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Date:	Sun, 26 Feb 2012 08:59:57 +0400
From:	Konstantin Khlebnikov <>
To:	Tejun Heo <>
CC:	Li Zefan <>,
	"" <>,
	Andrew Morton <>,
	Kay Sievers <>,
	Lennart Poettering <>,
	Frederic Weisbecker <>,
	"" <>,
	Christoph Hellwig <>
Subject: Re: [RFD] cgroup: about multiple hierarchies

Tejun Heo wrote:
> Sorry, forgot to cc hch.  Cc'ing him and quoting whole message.
> On Tue, Feb 21, 2012 at 01:19:38PM -0800, Tejun Heo wrote:
>> Hello, guys.
>> I've been thinking about multiple hierarchy support in cgroup for a
>> while, especially after Frederic's pending task counter patchset.
>> This is a write up of what I've been thinking.  I don't know what to
>> do yet and simply continuing the current situation definitely is an
>> option, so please read on and throw in your 20 Won (or whatever amount
>> in whatever currency you want).
>> * The problems.
>> The support for multiple process hierarchies always struck me as
>> rather strange.  If you forget about the current cgroup controllers
>> and their implementations, the *only* reason to support multiple
>> hierarchies is if you want to apply resource limits based on different
>> orthogonal categorizations.
>> Documentation/cgroups.txt seems to be written with this consideration
>> on mind.  It's giving an example of applying limits accoring to two
>> orthogonal categorizations - user groups (profressors, students...)
>> and applications (WWW, NFS...).  While it may sound like a valid use
>> case, I'm very skeptical how useful or common mixing such orthogonal
>> categorizations in a single setup would be.
>> If support for multiple hierarchies comes for free, at least in terms
>> of features, maybe it can be better but of course it isn't so.  Any
>> given cgroup subsystem (or controller) can only be applied to a single
>> hierarchy, which makes sense for a lot of things - what would two
>> different limits on the same resource from different hierarchies mean?
>> But, there also are things which can be used and useful in all
>> hierarchies - e.g. cgroup freezer and task counter.
>> While the current cgroup implementation and conventions can probably
>> allow admins and engineers to tailor cgroup configuration for a
>> specific setup, it is very difficult to use in generic and automated
>> way.  I mean, who owns the freezer or task counter?  If they're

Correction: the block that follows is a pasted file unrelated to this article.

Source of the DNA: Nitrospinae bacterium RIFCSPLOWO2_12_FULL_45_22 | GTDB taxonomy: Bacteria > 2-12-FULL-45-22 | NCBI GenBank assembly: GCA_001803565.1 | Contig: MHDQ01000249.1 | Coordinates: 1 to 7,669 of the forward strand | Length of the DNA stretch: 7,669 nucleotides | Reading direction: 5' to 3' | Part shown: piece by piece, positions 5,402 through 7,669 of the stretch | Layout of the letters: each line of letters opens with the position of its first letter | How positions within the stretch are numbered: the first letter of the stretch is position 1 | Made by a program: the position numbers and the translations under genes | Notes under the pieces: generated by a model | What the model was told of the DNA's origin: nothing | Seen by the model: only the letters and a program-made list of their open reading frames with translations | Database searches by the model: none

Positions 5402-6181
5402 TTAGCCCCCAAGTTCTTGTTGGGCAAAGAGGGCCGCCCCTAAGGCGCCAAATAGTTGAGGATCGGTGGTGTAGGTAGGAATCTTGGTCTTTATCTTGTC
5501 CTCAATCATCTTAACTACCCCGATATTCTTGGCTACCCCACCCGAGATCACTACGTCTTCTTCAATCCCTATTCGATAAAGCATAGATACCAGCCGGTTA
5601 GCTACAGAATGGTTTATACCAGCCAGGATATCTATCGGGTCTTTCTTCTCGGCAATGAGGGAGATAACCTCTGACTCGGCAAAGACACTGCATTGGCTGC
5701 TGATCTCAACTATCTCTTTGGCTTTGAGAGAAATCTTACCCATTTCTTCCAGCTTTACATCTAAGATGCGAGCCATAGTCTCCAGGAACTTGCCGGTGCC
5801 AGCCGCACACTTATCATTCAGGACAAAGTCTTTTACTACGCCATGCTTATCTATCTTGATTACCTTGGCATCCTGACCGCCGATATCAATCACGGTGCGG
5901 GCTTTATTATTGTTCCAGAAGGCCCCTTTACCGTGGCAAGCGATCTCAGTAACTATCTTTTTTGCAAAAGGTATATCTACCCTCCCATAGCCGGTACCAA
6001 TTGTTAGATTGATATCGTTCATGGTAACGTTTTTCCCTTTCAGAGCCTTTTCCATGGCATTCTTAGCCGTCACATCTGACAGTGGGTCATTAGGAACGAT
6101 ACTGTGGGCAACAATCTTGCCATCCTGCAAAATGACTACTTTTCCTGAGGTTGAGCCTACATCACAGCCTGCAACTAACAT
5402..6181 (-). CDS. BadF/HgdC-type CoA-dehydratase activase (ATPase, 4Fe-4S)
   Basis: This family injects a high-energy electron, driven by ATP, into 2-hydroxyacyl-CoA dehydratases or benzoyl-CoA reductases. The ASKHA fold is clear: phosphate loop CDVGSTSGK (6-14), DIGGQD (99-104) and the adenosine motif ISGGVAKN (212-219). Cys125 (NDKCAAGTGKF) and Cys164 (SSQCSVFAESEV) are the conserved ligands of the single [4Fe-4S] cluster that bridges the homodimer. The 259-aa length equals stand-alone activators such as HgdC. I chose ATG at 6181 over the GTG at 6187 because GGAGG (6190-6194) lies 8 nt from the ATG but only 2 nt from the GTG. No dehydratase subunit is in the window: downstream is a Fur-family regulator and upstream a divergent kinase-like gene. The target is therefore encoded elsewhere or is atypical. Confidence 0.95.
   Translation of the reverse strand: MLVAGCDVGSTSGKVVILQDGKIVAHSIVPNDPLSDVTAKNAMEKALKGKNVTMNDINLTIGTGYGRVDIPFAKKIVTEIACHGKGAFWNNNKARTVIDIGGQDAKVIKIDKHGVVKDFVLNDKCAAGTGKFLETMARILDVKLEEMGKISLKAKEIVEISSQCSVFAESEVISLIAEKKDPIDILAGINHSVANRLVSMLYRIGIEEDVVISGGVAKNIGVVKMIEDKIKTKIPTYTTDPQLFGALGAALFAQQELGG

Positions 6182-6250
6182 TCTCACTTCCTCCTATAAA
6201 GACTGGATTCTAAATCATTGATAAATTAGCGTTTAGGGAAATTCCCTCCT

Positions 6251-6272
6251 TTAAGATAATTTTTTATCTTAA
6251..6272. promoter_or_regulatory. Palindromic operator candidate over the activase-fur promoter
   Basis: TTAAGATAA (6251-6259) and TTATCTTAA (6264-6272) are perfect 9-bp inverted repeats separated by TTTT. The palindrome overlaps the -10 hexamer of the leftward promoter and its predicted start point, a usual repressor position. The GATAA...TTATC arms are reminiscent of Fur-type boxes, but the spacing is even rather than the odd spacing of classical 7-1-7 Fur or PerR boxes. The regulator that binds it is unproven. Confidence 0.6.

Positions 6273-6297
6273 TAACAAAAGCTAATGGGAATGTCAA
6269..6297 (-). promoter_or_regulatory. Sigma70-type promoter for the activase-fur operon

>> mounted on their own hierarchies, how should they be structured?
>> Should the different hierarchies be structured such that they are
>> projections of one unified hierarchy so that those generic mechanisms
>> can be applied uniformly?  If so, why do we need multiple hierarchies
>> at all?

We can keep orthogonal categorization in a single hierarchy, if we allow task
to live in several cgroups simultaneously, each controller in independent cgroup.
Task to cgroup links already organized through css, which can store any combination
of subsystems. I think it might be easier than current multiple hierarchies.

>> A related limitation is that as different subsystems don't know which
>> hierarchies they'll end up on, they can't cooperate.  Wouldn't it make
>> more sense if task counter is a separate thing watching the resources
>> and triggers different actions as conifgured - be it failing forks or
>> freezing?
>> And yet another oddity is how cgroup handles nested cgroups - some
>> care about nesting but others just treat both internal and leaf nodes
>> equally.  They don't care about the topology at all.  This, too, can
>> be fine if you approach things subsys by subsys and use them in
>> different ways but if you try to combine them in generic way you get
>> sucked into the lala land of whatevers.
>> The following is a "best practices" document on using cgroups.
>> To me, it seems to demonstrate the rather ugly situation that the
>> current cgroup is providing.  Everyone should tip-toe around cgroup
>> hierarchies and nobody has full knowledge or control over them.